In September 2002, Christopher was fired from Golden Gate Middle School because he didn’t disclose that he’d been convicted of four felony mail fraud charges and sentenced to 30 months in federal prison, followed by three years of probation. A federal judge had also ordered him to repay his victims $1.5 million. A $1.573 million lien, with 1.81 percent interest, against him is filed in Collier County.
School officials were unaware of the indictment and conviction because he was hired as a substitute teacher in October 2001, indicted less than two months later and didn’t disclose it. When he was indicted, he told the Cleveland Plain Dealer he had committed no fraud and questioned why he was being charged years after he’d closed his company.
He was tried and convicted in May 2002, sentenced in July 2004 and appealed. He lost his appeal a year later, appealed again to a higher court, but was denied a hearing and ordered to serve his sentence. He surrendered at a prison in Maxwell, Ala., in December 2005, according to Federal Bureau of Prisons records, which also show he was released on Nov. 9, 2007.
State incorporation papers for Journeys Academy Inc. were filed in October 2008, listing Hoffman as president, Christopher as vice president and his wife, Janice, as a director with Clay Vaughn of Naples and Jon Biffar of Cape Coral.
In July 2009, parents of Journeys students received an e-mail from Hoffman saying the school would not open for the 2009-10 school year.
"Dear parents, Larry Christopher is no longer working for Journeys Academy. No further information can be given while this case is under investigation by the authorities. Consequently, and unfortunately, Journeys Academy will be closed for this 2009-2010 school year. For McKay participants, please contact your district representative for directions," the letter reads, which was signed by Hoffman for the corporation.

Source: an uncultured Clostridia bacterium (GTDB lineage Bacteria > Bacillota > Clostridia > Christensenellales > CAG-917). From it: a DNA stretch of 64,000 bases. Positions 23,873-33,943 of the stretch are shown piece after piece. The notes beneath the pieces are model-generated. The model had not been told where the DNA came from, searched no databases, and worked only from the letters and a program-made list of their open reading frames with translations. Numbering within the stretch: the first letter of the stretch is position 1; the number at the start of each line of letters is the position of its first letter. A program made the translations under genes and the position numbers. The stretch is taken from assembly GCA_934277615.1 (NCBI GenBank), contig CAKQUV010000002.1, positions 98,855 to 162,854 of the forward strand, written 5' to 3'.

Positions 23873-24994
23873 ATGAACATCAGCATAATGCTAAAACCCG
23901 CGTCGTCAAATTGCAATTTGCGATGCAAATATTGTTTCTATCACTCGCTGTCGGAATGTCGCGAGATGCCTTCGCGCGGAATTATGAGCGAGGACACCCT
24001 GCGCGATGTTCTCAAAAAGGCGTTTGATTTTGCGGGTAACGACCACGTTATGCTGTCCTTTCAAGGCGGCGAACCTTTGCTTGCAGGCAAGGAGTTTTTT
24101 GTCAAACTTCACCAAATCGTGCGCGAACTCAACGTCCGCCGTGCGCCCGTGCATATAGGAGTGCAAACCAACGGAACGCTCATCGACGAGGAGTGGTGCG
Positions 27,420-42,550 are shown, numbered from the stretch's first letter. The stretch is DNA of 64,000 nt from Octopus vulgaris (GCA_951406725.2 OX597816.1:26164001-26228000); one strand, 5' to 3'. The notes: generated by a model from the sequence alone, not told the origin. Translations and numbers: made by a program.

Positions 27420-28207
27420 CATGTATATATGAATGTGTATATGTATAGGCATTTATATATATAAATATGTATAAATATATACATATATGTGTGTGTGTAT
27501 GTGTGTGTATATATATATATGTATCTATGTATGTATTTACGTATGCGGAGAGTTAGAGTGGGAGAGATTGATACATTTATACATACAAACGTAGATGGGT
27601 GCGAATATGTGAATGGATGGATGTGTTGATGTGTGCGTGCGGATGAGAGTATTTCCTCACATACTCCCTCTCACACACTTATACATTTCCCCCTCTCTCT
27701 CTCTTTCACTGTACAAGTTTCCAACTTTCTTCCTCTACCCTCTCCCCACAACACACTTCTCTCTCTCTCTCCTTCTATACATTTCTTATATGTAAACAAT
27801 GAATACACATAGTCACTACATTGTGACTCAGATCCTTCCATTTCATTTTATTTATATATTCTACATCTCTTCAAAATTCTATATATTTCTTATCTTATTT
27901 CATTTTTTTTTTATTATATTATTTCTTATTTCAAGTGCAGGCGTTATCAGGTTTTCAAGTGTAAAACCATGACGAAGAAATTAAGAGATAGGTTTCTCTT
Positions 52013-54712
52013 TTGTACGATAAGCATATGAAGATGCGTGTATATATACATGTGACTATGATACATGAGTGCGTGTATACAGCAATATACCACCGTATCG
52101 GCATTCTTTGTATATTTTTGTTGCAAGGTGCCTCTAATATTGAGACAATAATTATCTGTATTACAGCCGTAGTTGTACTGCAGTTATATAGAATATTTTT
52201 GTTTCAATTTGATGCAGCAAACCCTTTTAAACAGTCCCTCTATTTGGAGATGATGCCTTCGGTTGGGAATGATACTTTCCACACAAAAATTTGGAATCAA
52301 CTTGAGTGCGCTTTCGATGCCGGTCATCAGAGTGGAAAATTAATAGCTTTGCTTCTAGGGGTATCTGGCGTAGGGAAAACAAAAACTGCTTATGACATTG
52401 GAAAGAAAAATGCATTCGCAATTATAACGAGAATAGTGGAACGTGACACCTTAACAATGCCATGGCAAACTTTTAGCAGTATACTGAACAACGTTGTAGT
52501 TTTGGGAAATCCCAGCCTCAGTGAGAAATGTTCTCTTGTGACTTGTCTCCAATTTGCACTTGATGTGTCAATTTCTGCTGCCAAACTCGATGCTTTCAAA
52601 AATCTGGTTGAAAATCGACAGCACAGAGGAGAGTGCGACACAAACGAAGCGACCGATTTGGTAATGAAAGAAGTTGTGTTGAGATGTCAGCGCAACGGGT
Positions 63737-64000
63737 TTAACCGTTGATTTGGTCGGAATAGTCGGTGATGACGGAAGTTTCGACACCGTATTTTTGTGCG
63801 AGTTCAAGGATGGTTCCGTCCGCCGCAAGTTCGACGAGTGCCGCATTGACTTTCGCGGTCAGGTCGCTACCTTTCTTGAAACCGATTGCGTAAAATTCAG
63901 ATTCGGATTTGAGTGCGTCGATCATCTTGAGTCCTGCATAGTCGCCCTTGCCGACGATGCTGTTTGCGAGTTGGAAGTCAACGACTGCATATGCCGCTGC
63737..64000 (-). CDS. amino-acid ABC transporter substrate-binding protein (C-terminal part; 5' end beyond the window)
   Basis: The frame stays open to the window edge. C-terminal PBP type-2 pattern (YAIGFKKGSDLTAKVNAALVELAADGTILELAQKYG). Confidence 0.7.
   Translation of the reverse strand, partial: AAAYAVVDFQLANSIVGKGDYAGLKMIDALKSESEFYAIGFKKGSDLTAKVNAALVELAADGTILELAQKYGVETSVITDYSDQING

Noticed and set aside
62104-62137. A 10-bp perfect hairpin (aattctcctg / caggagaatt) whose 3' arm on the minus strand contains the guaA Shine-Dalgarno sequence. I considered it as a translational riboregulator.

McKay scholarships are for students with disabilities and provide families with state money to allow those children to attend private schools.
Several parents said at the time they wondered how they were going to get back thousands of dollars in tuition to the school, adding the alarm sounded for them at the end of the 2008-09 school year when teachers informed parents that Hoffman had told them they were behind on rent and might be evicted by their landlord before the end of the school year.
The school is also facing a suit against two teachers who said they were not compensated for their work.
At the time, parent Thomas Gary said he wasn’t surprised law enforcement was looking into Journeys.
"The IRS showed up at the school to collect back taxes," he said. "We paid our tuition. They had the scholarships. We did the fund raising. Where did the money go? There were too many questions that weren’t addressed at all."

Monday, November 8, 2010

Priest charged with embezzlement in Virginia

A former priest accused of embezzling from the church he presided over has been released on a surety bond for $25,000 with the condition that he stays in Virginia, according to a spokesperson with Norfolk Circuit Court.Joseph Hai-Nguyen, 65, is accused of embezzling from Our Lady of Lavang Catholic Church in Norfolk from January 2003 to September 2008.He was arrested on October 28 in Texas and brought back to Norfolk to face 11 counts of embezzlement.Further information has not been released.

Thursday, November 4, 2010

Former Miss. Band Director Accused Of Embezzlement

Court records show a former band director at St. Martin High School has been indicted on a felony charge of embezzlement on suspicion that he stole more than $10,000 for his own use.

A Jackson County grand jury indicted Charles T. Simpson, 39, in September.
He's listed as a faculty member on the website at Forrest County Agricultural High School, where he was arrested last week.